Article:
REVIEW: Unfinished Sympathy: Unknown Soldier at Playwrights Horizons (for Parterre Box)

Unknown Soldier at Playwrights Horizons. (Photo by Joan Marcus)

Cameron Kelsall: It’s difficult to discuss Unknown Soldier without considering the impact of legacy.The musical—written by Daniel Goldstein (libretto/lyrics) and Michael Friedman (music/lyrics)—tried out at the Williamstown Theatre Festival in 2015; it’s just now reached New York in a Playwrights Horizons production. In the interim, Friedman died, suddenly and shockingly, of HIV/AIDS at age 41. “[N]ow that Michael is gone,” Goldstein writes in a program note, “the play itself becomes an object in time, a place where we can look for him, in his humanity, his frailty, and his incredible intelligence.” As critics, David, this puts us in a peculiar and slightly awkward position: Must we not consider Unknown Soldier on its own terms, sui generis, and as a tribute to a beloved, much-missed artist?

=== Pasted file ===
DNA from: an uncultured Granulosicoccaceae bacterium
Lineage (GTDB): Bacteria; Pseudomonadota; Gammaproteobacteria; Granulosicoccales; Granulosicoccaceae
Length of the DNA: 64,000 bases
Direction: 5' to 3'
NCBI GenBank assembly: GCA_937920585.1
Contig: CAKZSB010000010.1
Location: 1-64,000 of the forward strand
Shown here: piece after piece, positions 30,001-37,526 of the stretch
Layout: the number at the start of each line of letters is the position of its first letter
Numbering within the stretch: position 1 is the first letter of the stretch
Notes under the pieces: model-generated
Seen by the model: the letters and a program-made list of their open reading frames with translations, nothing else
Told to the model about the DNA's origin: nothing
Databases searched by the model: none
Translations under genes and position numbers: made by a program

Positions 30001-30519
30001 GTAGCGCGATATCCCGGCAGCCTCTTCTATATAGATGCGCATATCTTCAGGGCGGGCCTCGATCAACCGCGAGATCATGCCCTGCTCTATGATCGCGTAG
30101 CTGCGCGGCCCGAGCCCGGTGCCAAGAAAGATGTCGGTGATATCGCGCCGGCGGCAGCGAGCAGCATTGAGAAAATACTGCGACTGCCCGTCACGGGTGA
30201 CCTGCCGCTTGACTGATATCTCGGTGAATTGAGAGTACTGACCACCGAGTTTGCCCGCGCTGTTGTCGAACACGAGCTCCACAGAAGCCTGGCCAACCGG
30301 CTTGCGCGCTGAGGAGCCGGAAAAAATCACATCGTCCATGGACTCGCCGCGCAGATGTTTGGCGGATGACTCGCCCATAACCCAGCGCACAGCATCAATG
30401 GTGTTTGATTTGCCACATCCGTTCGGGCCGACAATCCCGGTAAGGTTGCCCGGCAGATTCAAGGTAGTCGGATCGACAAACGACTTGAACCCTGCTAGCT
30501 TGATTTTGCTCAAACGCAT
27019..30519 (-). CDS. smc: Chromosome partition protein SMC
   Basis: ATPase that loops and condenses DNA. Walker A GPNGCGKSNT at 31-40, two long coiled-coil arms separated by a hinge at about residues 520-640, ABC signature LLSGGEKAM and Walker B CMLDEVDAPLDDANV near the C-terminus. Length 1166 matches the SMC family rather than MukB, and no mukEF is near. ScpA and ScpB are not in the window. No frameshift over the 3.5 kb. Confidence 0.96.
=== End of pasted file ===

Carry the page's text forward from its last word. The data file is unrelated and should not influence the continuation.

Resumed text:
David Fox: Honestly, I can’t recall a more dizzying ride than watching this show—my opinion of it changed so often along the way. Some scenes and songs I found completely successful and hauntingly lovely. In other moments, I admired the bold attempts, while feeling that Friedman and Goldstein actually didn’t realize their ambitions. And frankly, occasionally I found it hackneyed, derivative, and far from ready for prime time. But to speak to your point, that’s just it: Friedman’s death deprives him and us from the opportunity to see the work evolve further. For better or worse—and I think, heartbreakingly it’s both—we must now judge Friedman’s Unknown Soldier as it stands…

Read the full review at Parterre Box.

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